This post could also be entitled: The most unhelpful advice your ego could ask for.

Because let’s be honest: we all want Great Things right now. And according to Eckhart Tolle, a remarkable spiritual teacher, the great things are simply an illusion. 

I recall when I first heard about Eckhart’s second book, “A New Earth: Awakening to Your Life’s Purpose.” I thought to myself: I WANT TO AWAKEN MY LIFE’S PURPOSE! 

Doesn’t everyone?

So I bought the book, I listened to him speak with Oprah (who’s a big fan), I watched him on YouTube, and I was ready for Eckhart to tell me What I Should Do to get a quick and clear answer to my burning question. And when he told me what that was, my first thought was: THIS IS THE BIGGEST LOAD OF B.S. I HAVE EVER HEARD.

Because he wouldn’t tell me what I was supposed to do. Rather he told me that I need to inhabit the present moment and… allow

This is a quieter, more spacious kind of inner work. It is a break from the concept of implementation, and instead we encounter (and accept the value of) discovery

So it goes in our creative work, as well.

Are you hungry for answers, too? For a method? A way to fix/adjust/develop your voice? Do you want to know the purpose for your creative voice? There are four very important things to know:

1) Your voice is capable of the things that you desire. It does not require fixing. It requires a quieter, more accepting Self who is able to mindfully curate the use and care of your voice.

2) You need to provide a safe inner space for your creative unfolding. Get the Ego in check and be wise to her/him: because the first thing she/he will do is tell you that THIS IS B.S. and do everything to sabotage you from that space of inner listening.

3) You need to accept the process of the unfolding of your voice, and trust every little speck of information that is revealed to you as valid, and that your progress is marked by small steps, not great leaps.

4) You need to show up for yourself. Meaning, if you really truly desire a shift in your experience of your voice, you need to let go of your grip on what you “should” be doing or that you are not where you “should” be. But support yourself, and accept where you are, and get out of your own way of resisting the process.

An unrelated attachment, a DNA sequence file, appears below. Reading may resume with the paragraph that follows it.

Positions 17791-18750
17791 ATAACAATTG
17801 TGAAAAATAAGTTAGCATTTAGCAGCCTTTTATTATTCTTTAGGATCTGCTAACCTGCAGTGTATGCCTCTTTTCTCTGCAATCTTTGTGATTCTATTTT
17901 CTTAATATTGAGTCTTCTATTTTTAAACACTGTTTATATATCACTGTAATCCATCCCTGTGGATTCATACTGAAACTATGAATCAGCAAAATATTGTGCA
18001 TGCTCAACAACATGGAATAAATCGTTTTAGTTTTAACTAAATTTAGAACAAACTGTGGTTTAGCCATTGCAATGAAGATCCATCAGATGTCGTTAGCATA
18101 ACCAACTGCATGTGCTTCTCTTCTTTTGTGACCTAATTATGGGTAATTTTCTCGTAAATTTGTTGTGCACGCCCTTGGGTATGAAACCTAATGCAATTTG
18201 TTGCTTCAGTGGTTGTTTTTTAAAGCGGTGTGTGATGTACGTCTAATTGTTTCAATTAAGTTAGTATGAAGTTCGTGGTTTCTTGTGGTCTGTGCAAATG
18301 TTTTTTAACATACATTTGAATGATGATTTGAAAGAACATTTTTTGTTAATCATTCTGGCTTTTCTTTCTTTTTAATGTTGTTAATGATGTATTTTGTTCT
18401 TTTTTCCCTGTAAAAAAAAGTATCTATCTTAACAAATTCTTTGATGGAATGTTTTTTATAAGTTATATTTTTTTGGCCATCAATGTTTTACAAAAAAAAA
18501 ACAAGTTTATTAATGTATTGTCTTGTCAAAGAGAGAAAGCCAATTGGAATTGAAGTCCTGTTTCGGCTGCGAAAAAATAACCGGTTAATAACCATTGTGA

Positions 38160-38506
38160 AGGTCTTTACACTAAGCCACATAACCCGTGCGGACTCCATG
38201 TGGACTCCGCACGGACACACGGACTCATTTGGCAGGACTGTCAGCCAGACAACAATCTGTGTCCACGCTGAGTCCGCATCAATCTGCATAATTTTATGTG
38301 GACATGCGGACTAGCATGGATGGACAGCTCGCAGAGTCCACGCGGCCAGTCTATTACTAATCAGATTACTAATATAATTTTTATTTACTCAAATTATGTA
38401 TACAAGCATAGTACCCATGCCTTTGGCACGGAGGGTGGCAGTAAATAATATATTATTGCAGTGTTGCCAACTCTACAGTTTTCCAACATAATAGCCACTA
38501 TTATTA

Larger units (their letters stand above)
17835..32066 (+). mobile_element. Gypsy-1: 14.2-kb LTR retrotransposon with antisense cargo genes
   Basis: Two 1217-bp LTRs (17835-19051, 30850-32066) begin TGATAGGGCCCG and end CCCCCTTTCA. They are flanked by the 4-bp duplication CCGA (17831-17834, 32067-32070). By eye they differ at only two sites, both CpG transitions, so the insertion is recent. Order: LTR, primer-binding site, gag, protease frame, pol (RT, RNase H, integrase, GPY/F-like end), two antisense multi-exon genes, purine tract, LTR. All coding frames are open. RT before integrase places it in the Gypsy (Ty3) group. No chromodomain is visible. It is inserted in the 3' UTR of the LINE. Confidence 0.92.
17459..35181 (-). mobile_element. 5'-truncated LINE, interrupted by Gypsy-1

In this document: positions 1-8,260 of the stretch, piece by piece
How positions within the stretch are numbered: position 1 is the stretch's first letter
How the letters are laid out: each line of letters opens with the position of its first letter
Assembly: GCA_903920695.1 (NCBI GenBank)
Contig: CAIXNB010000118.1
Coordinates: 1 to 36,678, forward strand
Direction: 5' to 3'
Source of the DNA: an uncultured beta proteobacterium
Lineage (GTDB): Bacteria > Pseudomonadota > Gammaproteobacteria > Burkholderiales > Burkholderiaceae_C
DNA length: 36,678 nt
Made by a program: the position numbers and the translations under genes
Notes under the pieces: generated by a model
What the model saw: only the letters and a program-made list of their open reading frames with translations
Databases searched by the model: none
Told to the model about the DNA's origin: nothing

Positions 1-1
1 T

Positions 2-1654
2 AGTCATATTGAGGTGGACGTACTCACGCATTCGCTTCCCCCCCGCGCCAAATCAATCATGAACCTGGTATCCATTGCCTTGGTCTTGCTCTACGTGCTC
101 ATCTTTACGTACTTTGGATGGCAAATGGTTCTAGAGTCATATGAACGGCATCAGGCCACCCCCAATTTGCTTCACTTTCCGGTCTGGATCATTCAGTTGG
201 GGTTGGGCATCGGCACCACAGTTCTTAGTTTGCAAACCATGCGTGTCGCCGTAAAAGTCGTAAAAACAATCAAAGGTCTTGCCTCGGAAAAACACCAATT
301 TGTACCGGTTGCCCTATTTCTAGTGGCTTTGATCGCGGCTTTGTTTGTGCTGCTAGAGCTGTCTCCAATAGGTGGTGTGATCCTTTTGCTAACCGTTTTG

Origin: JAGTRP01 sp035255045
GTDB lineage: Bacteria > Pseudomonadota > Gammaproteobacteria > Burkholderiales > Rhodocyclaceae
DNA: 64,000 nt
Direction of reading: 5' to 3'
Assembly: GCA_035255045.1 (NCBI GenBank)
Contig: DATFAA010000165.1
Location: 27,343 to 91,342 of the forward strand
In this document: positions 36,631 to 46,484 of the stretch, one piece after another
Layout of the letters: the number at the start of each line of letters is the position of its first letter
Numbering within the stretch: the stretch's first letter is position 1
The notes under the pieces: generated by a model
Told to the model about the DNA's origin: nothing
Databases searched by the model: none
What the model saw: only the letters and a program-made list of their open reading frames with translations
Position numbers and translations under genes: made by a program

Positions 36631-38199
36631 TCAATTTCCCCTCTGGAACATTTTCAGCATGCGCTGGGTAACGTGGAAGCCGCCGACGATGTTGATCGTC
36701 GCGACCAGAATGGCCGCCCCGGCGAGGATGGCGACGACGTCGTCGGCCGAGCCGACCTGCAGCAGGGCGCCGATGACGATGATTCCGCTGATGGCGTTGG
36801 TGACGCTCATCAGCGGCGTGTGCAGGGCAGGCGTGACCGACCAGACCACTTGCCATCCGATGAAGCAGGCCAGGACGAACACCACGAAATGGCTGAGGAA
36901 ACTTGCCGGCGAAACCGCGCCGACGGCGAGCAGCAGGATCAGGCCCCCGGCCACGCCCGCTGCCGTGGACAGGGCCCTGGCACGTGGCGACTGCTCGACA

This is a quote from Eckhart’s book (p. 266), in which he responds to questions from his hungry audience. I resonate with this question particularly, and am going to assume that you do, too. 

QUESTION: I am afraid of never rising above mediocrity, never daring to achieve anything great, not fulfilling my potential.

RESPONSE: The great arises out of small things that are honored and cared for. Everybody’s life really consists of small things. Greatness is a mental abstraction and a favorite fantasy of the ego. The paradox is that the foundation for greatness is honoring the small things of the present moment instead of pursuing the idea of greatness.

Our voice journey is brimming with small moments. Perhaps you have discovered some of those moments yourself. I hope you sense the power therein. Trust them. They are your stepping stones, your signposts, your way-showers.

The compass, however, is within your heart.

Our voice work is not to push or pull a few levers and expect answers to questions such as How Can I Not Embarrass Myself? Rather, listen and watch from a quieter place within. If those little things are the most important, then you need to be soft enough, quiet enough, spacious enough to catch them.

And accept that no matter where you are, you are on the way, and that the way is just right where you need to be.

Hugs,

allison

welcome to
The Studio!

I’m Allison Mondel, Transformational Voice Coach and big-hearted seeker on a mission to help others discover their innate, brilliant Sacred Voice, and transform their singing and their lives.

IMAGE: Photo by Henry & Co. on Unsplash

further reading

Are you a Singer or a Non-Singer?
Are you a Singer or a Non-Singer?

W R I T T E N  B Y  Allison Mondel [dssb_sharing_buttons columns="5" btn_padding="0px||||false|false" _builder_version="4.9.2" _module_preset="default" share_font="Alata||||||||" share_text_align="left" width="90%" max_width="100%" module_alignment="left"...

read more
Take back control of your voice
Take back control of your voice

W R I T T E N  B Y  Allison Mondel [dssb_sharing_buttons columns="5" btn_padding="0px||||false|false" _builder_version="4.9.2" _module_preset="default" share_font="Alata||||||||" share_text_align="left" width="90%" max_width="100%" module_alignment="left"...